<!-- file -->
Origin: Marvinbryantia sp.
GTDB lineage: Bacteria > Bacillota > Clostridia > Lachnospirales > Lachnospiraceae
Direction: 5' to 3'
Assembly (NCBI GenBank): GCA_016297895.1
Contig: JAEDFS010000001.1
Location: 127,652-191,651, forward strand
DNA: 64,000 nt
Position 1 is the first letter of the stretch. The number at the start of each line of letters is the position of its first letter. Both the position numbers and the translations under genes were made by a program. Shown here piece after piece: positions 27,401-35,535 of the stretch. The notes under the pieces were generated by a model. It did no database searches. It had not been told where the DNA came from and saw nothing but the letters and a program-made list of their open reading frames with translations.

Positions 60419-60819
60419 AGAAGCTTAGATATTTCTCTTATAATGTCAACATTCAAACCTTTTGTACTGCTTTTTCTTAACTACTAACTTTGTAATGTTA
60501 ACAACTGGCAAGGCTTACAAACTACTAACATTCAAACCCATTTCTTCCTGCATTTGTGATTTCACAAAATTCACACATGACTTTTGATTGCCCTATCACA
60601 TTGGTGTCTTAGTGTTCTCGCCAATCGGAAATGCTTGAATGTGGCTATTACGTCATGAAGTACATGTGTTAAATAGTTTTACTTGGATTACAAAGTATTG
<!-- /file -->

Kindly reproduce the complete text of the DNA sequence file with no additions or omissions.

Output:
Origin: Marvinbryantia sp.
GTDB lineage: Bacteria > Bacillota > Clostridia > Lachnospirales > Lachnospiraceae
Direction: 5' to 3'
Assembly (NCBI GenBank): GCA_016297895.1
Contig: JAEDFS010000001.1
Location: 127,652-191,651, forward strand
DNA: 64,000 nt
Position 1 is the first letter of the stretch. The number at the start of each line of letters is the position of its first letter. Both the position numbers and the translations under genes were made by a program. Shown here piece after piece: positions 27,401-35,535 of the stretch. The notes under the pieces were generated by a model. It did no database searches. It had not been told where the DNA came from and saw nothing but the letters and a program-made list of their open reading frames with translations.

Positions 60419-60819
60419 AGAAGCTTAGATATTTCTCTTATAATGTCAACATTCAAACCTTTTGTACTGCTTTTTCTTAACTACTAACTTTGTAATGTTA
60501 ACAACTGGCAAGGCTTACAAACTACTAACATTCAAACCCATTTCTTCCTGCATTTGTGATTTCACAAAATTCACACATGACTTTTGATTGCCCTATCACA
60601 TTGGTGTCTTAGTGTTCTCGCCAATCGGAAATGCTTGAATGTGGCTATTACGTCATGAAGTACATGTGTTAAATAGTTTTACTTGGATTACAAAGTATTG